"Inebriate of Air -- am I --/And Debauchee of Dew--/Reeling--thro endless summer days--/From inns of Molten Blue--"
In this stanza we imagine the poet, drunk - exhilarated by stimulating conversation, or mayhap by the fresh summer air; totally unrestrained and freethinking. Her imagination knows no bounds! The Dew here is the moisture of her own sweat and tears, possibly an emotional response as she is reeling through endless long days of summer.
"Reeling" has several definitions, according to dictionary.com. It can mean to stagger or "sway from dizziness"; to whirl or "turn round and round". An alternative definition could be to "reel off" which is to talk or write quickly. I do not know for certain, but perhaps Dickinson found a large portion of her Muse in the heat of summer.
To carry on the meta-poetic theme, in the final line of the second stanza "Molten Blue" could easily refer to blue liquid ink "burning" words, metaphors and imagination onto sheets of paper.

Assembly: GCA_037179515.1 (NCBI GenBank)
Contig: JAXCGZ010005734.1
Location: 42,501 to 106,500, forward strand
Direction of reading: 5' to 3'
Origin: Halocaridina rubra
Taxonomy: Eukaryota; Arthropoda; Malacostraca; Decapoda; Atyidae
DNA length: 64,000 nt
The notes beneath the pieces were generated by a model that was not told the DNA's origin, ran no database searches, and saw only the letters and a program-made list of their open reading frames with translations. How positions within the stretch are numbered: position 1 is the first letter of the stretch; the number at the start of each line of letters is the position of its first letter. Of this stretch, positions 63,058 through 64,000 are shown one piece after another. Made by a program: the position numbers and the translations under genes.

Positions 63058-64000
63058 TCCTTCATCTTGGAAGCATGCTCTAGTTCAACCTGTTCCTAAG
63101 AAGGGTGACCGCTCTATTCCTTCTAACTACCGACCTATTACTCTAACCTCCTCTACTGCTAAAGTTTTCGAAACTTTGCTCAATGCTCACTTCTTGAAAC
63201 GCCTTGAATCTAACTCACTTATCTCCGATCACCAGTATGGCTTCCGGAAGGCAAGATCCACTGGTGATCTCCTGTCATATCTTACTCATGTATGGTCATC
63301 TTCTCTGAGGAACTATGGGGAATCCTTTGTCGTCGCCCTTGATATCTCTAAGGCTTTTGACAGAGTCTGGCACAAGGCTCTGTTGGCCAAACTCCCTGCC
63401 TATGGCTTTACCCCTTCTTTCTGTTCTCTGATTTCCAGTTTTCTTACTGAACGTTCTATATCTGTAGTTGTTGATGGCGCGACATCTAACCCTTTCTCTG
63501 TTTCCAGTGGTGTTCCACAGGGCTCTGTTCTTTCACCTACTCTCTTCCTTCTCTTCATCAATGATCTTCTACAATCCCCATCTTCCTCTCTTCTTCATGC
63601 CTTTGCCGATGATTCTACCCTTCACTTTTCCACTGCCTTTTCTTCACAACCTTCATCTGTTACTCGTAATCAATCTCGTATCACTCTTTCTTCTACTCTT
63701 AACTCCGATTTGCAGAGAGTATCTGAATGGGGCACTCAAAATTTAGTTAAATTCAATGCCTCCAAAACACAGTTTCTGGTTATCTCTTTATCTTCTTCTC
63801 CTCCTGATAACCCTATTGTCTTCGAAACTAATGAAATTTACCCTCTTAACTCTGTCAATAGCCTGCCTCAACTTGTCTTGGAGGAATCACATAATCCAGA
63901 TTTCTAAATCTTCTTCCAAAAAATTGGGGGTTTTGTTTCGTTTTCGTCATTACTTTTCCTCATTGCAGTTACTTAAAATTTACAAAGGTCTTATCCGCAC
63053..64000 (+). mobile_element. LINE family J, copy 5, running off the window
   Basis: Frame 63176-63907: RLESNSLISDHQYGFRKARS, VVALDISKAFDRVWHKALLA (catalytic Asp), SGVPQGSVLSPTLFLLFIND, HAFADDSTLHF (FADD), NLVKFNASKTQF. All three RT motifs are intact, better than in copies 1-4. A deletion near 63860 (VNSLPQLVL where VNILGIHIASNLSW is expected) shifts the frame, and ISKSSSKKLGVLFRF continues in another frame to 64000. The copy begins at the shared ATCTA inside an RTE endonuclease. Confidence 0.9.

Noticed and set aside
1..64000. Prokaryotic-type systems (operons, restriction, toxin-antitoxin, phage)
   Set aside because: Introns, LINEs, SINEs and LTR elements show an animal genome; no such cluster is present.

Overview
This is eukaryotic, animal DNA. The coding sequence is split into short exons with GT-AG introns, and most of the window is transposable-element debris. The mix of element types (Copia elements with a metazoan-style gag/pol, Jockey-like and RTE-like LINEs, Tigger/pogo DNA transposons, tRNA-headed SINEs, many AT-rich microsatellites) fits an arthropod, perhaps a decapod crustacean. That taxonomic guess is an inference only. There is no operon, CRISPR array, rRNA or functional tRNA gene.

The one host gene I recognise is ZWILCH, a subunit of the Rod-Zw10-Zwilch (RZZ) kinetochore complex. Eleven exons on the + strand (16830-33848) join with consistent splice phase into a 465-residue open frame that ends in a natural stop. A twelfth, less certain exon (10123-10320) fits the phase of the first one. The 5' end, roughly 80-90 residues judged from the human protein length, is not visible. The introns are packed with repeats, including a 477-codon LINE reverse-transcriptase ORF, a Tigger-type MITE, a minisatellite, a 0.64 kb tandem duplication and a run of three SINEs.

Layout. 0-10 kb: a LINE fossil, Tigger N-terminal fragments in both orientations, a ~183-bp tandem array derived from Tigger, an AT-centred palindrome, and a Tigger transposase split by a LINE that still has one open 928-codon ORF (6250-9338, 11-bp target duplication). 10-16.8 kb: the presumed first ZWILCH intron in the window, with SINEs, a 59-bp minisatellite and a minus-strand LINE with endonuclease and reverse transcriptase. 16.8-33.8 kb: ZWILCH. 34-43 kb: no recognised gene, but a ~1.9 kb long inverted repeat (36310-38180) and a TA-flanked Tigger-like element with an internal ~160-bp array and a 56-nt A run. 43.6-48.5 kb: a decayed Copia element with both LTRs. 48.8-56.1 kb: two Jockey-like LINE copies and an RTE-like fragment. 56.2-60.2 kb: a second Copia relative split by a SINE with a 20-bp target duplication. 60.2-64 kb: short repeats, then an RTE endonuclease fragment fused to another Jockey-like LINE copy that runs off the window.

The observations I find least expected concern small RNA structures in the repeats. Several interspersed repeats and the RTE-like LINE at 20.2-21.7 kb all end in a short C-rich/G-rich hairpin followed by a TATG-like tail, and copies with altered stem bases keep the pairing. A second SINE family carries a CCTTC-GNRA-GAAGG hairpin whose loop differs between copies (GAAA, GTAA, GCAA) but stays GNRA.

"When "Landlords" turn the drunken Bee/Out of the Foxglove's door--/When Butterflies--renounce their "Drams"--/I shall but drink the more!"
Dickinson uses quote marks twice here - once around "Landlords" and again around "Drams". This makes me think that these words are meant to be metaphorical. But what are they metaphors of? A literal reading of the first two lines could be that humans are the landlords and we turn the bee out of the foxglove's door when we pick the flowers. This literal reading doesn't really mesh with the third line however. If we follow the seasons, the first stanza is spring, the second summer; this stanza therefore would be Autumn. In the Autumn flowers fade and die. Nature and weather would therefore be the Landlords, wilting the flowers, turning the bees out. In this application of reading the third line fits with the first two. The "drams" are the small sips of nectar which the butterflies drink. In the Autumn, they "renounce thier "Drams"", mate and often die soon after.